Monthly Archives: July 2013

ImageOne of the harshest things my mother ever said to me, fully unintentionally, was that the feelings I had about wanting to go back to my life in Brazil were somewhat in vain. Not meaning to dismiss them while essentially doing so, she said that in spite of my expectations, the life I left behind no longer existed. Things would never be the same because they had changed for the people I left behind, as well as for me. I had lived different stories that started to shape the young girl I was becoming – international, full of weird experiences and a blasé attitude towards the unknown – and I would never again organically fit in to that ‘old life’ I idealized in my mind. The harsh reality that I would probably no longer belong anywhere sort of came crashing down on me. I was about twelve when this little gem of a truth bomb was dropped on me, mind you. It’s interesting to think about the role played by selective memory here. One single comment, most probably meant to ease my suffering about being a kid stuck between worlds, not only stayed with me after all this time but has long since transformed the way I look at change.  The permanent nature that the concept of ‘change’ has had for me since that comment, even when apparently temporary, is one of the main reasons that I mourn each good-bye. And god knows I’ve had plenty of those in my life.

The international school should have had a subtitle that read “Now that you’ve said good-bye to all of your friends and family back home, you can start to say good-bye to most people you like here too!” It was quite an extreme situation, looking back on it now. Anyone in your class, no matter how important or irrelevant they were to your daily life, could fuck off back to whatever country they came from or move to a new one again. Including you. You know that super cliché story line in American movies about a kid whose mom or dad is a little flaky and keeps packing up their stuff, moving from town to town and putting the kid in different schools? This was just like that, except the moving around was between countries and continents and the parents usually moved because of jobs and not crazy ex-boyfriends who beat them or drug deals gone wrong or whatever dramatic shit these movies end up being about. Not to mention that the new school was filled with other third culture kids who shared the same experience. Logic would suggest that the best way to tackle this little inconvenience was to never become too close with anyone. Logic, however, did not play a part in our society. Or it did, but its twisted version. We believed we had to make the best out of our time with anyone we liked. We spent outrageous amounts of time together with those we knew were leaving. This masochist little exercise made good-byes much harder and the transition into not having someone around tougher, but it was our way of coping. It was valid because we knew, from previous experience, that things would never be the same again. And this was our way of holding for dear life onto something that was slipping away. It was after almost two years of dreadful good-byes that I started to long for my previously simple life in Brazil – and my mom shattered that little fantasy forever.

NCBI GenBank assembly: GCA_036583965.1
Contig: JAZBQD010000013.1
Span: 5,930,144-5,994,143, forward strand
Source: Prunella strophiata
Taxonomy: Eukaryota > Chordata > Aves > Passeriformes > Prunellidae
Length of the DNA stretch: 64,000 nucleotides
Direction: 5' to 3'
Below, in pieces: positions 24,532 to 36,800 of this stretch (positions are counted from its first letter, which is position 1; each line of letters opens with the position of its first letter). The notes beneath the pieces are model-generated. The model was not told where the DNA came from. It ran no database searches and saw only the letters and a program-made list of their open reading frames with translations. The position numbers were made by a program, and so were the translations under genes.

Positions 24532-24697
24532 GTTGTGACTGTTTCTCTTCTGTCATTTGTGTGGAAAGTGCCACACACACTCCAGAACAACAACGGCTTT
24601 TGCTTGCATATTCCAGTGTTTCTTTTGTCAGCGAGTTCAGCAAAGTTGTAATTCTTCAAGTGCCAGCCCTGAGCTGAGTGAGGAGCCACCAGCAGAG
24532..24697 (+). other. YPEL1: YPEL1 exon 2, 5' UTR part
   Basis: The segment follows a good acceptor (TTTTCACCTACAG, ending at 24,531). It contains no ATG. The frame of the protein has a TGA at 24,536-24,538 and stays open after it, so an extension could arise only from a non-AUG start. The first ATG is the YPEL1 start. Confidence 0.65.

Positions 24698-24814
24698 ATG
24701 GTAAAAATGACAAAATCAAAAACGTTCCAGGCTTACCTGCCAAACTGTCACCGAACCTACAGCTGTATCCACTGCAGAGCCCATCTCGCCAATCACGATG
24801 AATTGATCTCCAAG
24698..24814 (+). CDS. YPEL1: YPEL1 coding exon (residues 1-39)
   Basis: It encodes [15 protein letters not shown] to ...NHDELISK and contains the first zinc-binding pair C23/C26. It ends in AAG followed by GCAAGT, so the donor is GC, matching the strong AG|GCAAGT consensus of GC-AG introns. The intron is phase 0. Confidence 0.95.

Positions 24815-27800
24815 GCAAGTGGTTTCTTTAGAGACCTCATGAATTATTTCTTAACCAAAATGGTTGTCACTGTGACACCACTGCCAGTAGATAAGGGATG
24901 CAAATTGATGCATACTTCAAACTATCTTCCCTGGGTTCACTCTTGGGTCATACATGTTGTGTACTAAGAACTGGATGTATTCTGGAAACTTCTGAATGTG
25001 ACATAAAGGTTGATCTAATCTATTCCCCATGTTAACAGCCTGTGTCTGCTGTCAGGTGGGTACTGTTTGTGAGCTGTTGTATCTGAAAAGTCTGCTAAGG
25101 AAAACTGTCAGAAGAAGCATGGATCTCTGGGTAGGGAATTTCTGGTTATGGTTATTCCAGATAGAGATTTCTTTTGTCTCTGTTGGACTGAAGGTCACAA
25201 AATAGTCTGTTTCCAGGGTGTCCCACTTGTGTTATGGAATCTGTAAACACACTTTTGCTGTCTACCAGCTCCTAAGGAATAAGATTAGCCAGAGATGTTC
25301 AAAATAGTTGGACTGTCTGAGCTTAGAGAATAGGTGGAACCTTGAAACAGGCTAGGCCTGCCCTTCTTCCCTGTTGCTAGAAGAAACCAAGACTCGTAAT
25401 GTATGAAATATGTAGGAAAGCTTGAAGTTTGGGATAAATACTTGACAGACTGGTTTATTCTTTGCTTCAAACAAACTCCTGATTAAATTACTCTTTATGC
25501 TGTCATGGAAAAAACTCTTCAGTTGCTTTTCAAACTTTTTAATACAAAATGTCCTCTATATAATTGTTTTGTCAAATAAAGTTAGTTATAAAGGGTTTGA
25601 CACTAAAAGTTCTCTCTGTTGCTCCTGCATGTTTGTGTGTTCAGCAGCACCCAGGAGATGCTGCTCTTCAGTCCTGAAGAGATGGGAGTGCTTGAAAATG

As we speak, I’m one week away from leaving behind the life I have now for a temporary stay elsewhere. Moving to New York City feels kind of surreal. Even with several hiccups along the way, I can say that I managed to make this happen the way I wanted it to happen. And of course I’m still essentially homeless in the city, but hey… horrible apartment hunting experience is what being a New Yorker is all about, right? In all seriousness, with all of the madness of the last while, working to get this NYC thing going, juggling grad school with stress and ambition and general reality checks about being 26 and not having much of a clue how to achieve the goals I’ve set for myself in life, I have formed a life in Amsterdam that has a certain degree of logic to it. The familiarity I’ve created essentially out of thin air with the people in my life is something I treasure dearly. And while I know that true friendships and feelings in a more general sense don’t change with distance or time, routine certainly does. And I’d be lying if I said that I wasn’t somewhat apprehensive about what changes this ‘big change’ will bring about. It’s perhaps more of a testament to how fragile I consider my level of social capital to be that I’m concerned about my place in ‘society’ – society here consisting of course of my little network – when all I should be thinking about is this amazing opportunity. And in a way, that is all that I can actually think about – the excitement is quite overwhelming nowadays. Except that I am seeing the eagerness of the people in my life to meet up more often than we usually care to as a clear sign of one of those international school good-byes. And this moving thing, albeit temporary, is starting to feel very real.